Home » Sermons » Sermon for Easter Day, April 20, 2014

Sermon for Easter Day, April 20, 2014

1 Corinthians 15:20-26 (The Resurrection of Our Lord)

“The Last Enemy”

Lutheran Church of Our Redeemer, Enfield CT

April 20, 2014

 

In the name of the Father and of the T Son and of the Holy Spirit. Amen.

Our text from God’s Word for Easter Day is recorded in 1 Corinthians 15:

But in fact Christ has been raised from the dead, the firstfruits of those who have fallen asleep. 21 For as by a man came death, by a man has come also the resurrection of the dead. 22 For as in Adam all die, so also in Christ shall all be made alive. 23 But each in his own order: Christ the firstfruits, then at his coming those who belong to Christ. 24 Then comes the end, when he delivers the kingdom to God the Father after destroying every rule and every authority and power. 25 For he must reign until he has put all his enemies under his feet. 26 The last enemy to be destroyed is death.  

 

            Matthew, along with the other Gospel writers, simply state the Easter fact for us, “He is not here, for He has risen, as He said.” Christ is risen! He is risen, indeed! Alleluia! This is our confession of faith that Jesus Christ died on the cross to suffer our death and hell, purchasing with His blood our forgiveness. On the third day, Christ rose again from the dead. We come to worship every Sunday celebrating each week a “mini-Easter” as we assemble on the first day of the week when Jesus rose. But what is the significance of the fact that Jesus rose from the dead? What’s the big deal about the Resurrection?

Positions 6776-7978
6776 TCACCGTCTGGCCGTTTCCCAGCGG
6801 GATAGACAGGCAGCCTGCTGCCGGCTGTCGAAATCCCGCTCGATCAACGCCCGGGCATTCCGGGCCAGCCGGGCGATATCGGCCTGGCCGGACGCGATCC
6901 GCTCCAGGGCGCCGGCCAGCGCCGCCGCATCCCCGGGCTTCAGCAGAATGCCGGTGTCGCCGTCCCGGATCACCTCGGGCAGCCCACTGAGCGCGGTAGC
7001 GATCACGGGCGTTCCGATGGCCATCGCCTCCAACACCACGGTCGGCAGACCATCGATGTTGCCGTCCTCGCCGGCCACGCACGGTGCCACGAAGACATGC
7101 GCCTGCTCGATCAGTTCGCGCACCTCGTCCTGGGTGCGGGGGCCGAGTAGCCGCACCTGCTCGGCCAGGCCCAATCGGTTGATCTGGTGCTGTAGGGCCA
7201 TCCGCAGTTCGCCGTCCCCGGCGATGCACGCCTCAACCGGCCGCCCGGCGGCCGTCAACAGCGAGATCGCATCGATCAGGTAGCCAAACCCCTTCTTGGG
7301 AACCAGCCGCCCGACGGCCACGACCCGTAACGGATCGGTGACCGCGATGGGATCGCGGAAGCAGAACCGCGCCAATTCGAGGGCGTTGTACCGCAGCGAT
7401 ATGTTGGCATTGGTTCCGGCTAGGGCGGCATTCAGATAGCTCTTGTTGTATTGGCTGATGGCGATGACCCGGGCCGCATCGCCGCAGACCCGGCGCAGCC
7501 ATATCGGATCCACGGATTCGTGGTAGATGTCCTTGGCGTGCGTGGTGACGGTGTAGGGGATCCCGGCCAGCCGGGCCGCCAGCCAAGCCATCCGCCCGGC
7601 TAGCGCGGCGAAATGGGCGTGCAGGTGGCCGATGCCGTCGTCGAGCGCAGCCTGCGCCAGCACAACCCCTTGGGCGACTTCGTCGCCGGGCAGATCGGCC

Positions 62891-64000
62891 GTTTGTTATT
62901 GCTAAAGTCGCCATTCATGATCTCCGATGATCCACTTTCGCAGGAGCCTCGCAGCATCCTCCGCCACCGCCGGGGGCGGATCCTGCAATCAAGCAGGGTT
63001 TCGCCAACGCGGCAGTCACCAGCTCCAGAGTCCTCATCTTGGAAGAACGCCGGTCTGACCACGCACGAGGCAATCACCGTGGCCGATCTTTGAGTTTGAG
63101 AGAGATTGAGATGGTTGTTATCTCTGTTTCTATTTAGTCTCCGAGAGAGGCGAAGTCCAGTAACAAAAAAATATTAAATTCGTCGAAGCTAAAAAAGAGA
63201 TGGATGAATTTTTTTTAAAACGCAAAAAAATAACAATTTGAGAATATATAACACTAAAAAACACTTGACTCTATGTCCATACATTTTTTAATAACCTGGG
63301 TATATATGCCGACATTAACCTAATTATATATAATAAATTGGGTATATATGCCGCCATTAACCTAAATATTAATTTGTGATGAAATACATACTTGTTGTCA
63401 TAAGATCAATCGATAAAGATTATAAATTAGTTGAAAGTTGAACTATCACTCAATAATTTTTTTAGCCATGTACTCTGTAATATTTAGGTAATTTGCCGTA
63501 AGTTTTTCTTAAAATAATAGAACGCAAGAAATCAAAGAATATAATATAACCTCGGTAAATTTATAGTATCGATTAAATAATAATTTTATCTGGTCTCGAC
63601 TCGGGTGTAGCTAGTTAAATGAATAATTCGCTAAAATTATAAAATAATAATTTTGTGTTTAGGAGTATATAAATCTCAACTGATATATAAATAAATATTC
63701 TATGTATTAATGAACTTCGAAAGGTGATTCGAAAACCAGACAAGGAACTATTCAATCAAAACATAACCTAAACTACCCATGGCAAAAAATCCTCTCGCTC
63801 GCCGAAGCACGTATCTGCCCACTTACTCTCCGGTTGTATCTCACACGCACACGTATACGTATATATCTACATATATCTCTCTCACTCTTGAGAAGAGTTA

A Christian man was once asked, “What is your ultimate goal in life?” The man replied, “My goal in life is to die and go to heaven.” Doesn’t sound too bad, does it? I believe that as Christians you and I are very much looking forward to being in heaven with Christ. As much as we are able to enjoy the stuff of this world, heaven is better. As an old children’s song says, “Heaven is a wonderful place. Filled with glory and grace. I’m gonna see my Savior’s face ‘cause heaven is a wonderful place.” From God’s Word we know this to be true. Jesus promised the repentant thief on the cross, “Today you will be with me in Paradise.” We read in Revelation 14, “And I heard a voice from heaven saying, ‘Write this: Blessed are the dead who die in the Lord from now on.’ ‘Blessed indeed,’ says the Spirit, ‘that they may rest from their labors, for their deeds follow them!’”(ESV) The Christian’s work done in life gives evidence of faith in Jesus and those who persevere in serving Jesus in faith receive eternal life in heaven with Jesus. Those who die in the Lord are blessed.